Landlords are reluctant to give their time and more reluctant to open their wallets to what they often perceive to be unnecessary and unwarranted repairs.
However, if you have a legitimate gripe, you can compel your landlord to make the repairs in certain circumstances. Here are three steps you can take to resolve your landlord repair issue:
Look at your lease. Your rights as a tenant are generally contained within your lease. Your lease may state when the landlord is required to make repairs, and when you are required to make the repairs yourself. Oftentimes, the lease will provide that the landlord is responsible for making major repairs that affect things like the structure or foundation of the building, while the tenant is responsible for minor repairs like cosmetic touch-ups and holes in the wall.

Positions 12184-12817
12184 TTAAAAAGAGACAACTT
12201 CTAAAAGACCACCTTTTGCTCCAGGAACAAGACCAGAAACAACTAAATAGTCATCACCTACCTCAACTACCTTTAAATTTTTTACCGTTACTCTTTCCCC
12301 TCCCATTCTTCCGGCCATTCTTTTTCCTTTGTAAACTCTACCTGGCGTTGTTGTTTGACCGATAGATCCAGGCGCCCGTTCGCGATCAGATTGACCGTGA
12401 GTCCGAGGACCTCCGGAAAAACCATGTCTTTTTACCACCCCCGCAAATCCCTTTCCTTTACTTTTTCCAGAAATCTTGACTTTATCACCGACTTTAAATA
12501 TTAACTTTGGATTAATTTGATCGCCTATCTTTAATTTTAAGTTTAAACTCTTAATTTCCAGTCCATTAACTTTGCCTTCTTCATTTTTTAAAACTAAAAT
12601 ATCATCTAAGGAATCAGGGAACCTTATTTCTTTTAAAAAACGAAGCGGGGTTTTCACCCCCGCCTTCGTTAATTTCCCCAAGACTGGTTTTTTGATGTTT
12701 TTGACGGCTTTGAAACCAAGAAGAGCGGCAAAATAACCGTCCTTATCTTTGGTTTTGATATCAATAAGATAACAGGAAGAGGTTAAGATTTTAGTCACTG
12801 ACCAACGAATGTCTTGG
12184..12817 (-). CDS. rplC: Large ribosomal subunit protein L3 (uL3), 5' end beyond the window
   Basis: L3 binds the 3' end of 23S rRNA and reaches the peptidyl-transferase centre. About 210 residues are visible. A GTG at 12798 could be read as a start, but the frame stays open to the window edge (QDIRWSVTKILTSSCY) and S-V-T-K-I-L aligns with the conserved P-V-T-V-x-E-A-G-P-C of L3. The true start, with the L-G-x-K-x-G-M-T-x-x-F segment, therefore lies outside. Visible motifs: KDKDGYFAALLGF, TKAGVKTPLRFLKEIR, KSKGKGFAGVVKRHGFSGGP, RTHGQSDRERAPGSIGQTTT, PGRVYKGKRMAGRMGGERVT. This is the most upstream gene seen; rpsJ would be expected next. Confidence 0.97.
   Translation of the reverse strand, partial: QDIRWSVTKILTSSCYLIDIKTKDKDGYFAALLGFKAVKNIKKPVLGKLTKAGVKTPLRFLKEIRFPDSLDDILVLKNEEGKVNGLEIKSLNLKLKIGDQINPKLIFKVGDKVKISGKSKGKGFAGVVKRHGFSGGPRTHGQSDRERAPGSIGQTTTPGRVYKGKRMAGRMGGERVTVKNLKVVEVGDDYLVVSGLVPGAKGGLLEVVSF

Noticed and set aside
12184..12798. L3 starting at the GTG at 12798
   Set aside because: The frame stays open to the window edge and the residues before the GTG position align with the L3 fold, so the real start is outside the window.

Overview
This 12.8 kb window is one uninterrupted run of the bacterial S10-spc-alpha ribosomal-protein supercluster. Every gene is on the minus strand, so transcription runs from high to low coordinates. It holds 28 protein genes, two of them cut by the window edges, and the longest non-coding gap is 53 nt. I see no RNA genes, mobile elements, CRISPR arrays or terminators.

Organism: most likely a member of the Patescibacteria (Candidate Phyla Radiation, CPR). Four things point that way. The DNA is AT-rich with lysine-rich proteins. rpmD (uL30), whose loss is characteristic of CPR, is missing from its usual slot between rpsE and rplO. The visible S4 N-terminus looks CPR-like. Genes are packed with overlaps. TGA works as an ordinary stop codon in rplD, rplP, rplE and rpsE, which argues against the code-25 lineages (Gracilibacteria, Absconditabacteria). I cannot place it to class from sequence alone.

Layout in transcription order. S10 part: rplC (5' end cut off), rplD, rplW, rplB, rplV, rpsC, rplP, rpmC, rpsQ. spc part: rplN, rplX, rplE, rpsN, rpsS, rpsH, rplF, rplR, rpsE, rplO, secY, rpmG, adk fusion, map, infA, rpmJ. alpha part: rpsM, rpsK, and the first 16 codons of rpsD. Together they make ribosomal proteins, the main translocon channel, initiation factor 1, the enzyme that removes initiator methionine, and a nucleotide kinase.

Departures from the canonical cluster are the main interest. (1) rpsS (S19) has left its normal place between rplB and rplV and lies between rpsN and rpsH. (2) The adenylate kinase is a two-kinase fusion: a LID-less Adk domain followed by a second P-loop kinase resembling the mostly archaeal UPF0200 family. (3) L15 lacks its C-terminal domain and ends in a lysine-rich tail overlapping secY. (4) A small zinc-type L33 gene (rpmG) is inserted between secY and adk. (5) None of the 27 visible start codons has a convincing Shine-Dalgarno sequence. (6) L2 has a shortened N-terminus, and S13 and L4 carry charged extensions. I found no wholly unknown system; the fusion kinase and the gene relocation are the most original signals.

Do some Internet research. There are various resources available to tenants online. These resources can cover things like your rights should a landlord fail to make necessary repairs, and even situations where a landlord is required to make the repair regardless of what the lease may say. FindLaw's Tenants' Rights section is a good place to start.
Talk to an attorney. The best way to get tailored advice to your landlord problem is to talk to an experienced landlord-tenant attorney, many of whom offer free initial consultations. Another option is to sign up for a personal legal plan so you don't have to spend a fortune to get some practical legal advice. With a plan like LegalStreet, you get unlimited phone consultations with a local lawyer. LegalStreet plans also include attorney contract reviews (up to 10 pages), so a professional can help look over your lease. You can even get an attorney to draft a letter to your landlord on your behalf. And the best part of LegalStreet is that it averages out to less than $13 per month.